A. Scoring Mechanism

Each success factor in the three categories is scored on a scale of 1 to 10 with 1 being the least critical and 10 being the most critical. Further, each startup was also asked to score on a scale of 1 to 10 how well each factor was satisfied or was favorable to the startup, 1 being 0% satisfied/Very unfavorable and 10 being 100% satisfied/Extremely favorable.

The scores for each success factor in each of the three categories is then averaged individually for all the startups in the US to obtain a composite score for each success factor. The same is repeated for the startups in Germany. The top three critical success factors in each category were then further analyzed and used for developing recommendations.

Further, the composite scores of the different success factors within a category are averaged to give an overall score for each category for US and for Germany.

B. Selection of American startups

For the purpose of this study, we identified several successful startups from the US, which were a part of top incubators/accelerators such as Techstars and Y-Combinator [7]. Data was collected from 17 successful startups located in the Silicon Valley, New York, Boston, Texas and other upcoming startup locations. Data was collected primarily through online surveys among others, which represented different geographical locations, industries and size.

C. Selection of German startups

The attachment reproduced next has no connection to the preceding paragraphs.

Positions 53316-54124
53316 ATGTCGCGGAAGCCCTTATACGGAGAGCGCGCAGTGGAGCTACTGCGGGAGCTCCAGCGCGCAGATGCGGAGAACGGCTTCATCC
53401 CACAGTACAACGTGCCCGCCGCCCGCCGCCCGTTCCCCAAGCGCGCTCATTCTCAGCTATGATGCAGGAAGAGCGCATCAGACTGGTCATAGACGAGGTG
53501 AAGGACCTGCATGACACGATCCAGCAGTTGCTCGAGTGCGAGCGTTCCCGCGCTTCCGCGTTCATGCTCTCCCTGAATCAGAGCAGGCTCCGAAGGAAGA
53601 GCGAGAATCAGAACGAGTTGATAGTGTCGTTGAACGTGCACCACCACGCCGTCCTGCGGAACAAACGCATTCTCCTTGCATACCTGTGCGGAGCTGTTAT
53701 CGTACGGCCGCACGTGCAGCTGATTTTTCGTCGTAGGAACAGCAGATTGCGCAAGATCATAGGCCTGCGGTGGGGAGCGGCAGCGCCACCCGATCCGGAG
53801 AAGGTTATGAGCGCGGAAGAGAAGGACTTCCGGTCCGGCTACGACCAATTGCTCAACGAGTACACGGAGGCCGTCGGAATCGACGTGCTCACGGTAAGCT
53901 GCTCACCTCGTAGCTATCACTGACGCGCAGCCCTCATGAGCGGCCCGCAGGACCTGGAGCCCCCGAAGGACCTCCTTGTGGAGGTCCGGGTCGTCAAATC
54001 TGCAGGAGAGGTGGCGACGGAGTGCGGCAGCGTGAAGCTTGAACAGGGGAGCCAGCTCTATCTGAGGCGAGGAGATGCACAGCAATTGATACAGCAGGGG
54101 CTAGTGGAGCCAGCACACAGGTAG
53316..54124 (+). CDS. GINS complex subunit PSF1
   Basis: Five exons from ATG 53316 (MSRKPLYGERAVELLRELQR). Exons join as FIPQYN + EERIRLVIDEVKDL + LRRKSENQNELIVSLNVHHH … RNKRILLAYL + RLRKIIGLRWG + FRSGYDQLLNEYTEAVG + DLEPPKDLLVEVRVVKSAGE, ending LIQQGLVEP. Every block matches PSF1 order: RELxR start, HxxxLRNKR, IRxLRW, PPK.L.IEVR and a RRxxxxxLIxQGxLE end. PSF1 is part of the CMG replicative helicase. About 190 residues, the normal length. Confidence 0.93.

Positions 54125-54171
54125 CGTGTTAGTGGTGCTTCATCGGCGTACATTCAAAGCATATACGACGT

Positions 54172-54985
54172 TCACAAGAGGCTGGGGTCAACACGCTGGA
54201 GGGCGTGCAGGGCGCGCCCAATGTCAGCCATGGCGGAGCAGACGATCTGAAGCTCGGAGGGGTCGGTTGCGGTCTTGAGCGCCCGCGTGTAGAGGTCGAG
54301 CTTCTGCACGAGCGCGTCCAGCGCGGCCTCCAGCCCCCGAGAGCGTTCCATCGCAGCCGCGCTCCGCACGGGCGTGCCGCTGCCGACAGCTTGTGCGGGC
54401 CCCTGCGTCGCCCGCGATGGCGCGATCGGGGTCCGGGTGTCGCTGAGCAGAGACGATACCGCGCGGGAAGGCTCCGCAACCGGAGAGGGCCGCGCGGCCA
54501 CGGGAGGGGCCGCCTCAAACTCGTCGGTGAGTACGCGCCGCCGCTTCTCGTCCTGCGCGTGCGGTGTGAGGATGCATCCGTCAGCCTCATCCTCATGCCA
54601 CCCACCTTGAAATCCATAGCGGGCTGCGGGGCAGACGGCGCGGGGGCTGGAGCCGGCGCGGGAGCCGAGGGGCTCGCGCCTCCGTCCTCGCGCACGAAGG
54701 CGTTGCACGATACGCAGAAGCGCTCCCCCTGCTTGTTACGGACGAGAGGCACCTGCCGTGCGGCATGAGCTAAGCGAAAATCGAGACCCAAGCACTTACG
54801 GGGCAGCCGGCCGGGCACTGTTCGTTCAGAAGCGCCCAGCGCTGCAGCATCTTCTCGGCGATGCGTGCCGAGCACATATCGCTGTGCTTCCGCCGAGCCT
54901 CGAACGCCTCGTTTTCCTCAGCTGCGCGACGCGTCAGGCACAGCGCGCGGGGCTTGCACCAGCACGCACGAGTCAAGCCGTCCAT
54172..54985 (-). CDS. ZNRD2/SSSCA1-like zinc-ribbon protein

Similarly, successful startups in Germany were selected from the Cologne region due to its importance as an entrepreneurial hub alongside Berlin, London, Amsterdam and other cities in Europe [8] in view of its high GDP and rapidly developing startup eco-system for the first phase of the study. Further, its close proximity to our location made it possible to collect first-hand data through in-person interviews in addition to online surveys. As with the American startups, these startups in Cologne represented a diverse range of industries and size.

Currently, more data from startups is being collected for the second phase of the study.



The data from the survey showed that both the US and German startups place almost equal importance on each of the three categories, with German startups placing a much higher importance on the role incubator/accelerator play in their success. However, the German startup ecosystem need to further focus on improving how well they are able to achieve ideal levels of satisfaction of different factors within each category, particularly when it comes to support from incubator/accelerator. See Fig. 1 and Fig. 2 for the scores.

The numbers by themselves mean nothing, it is the relative comparison of the scores that is of prime importance.


A. Internal factors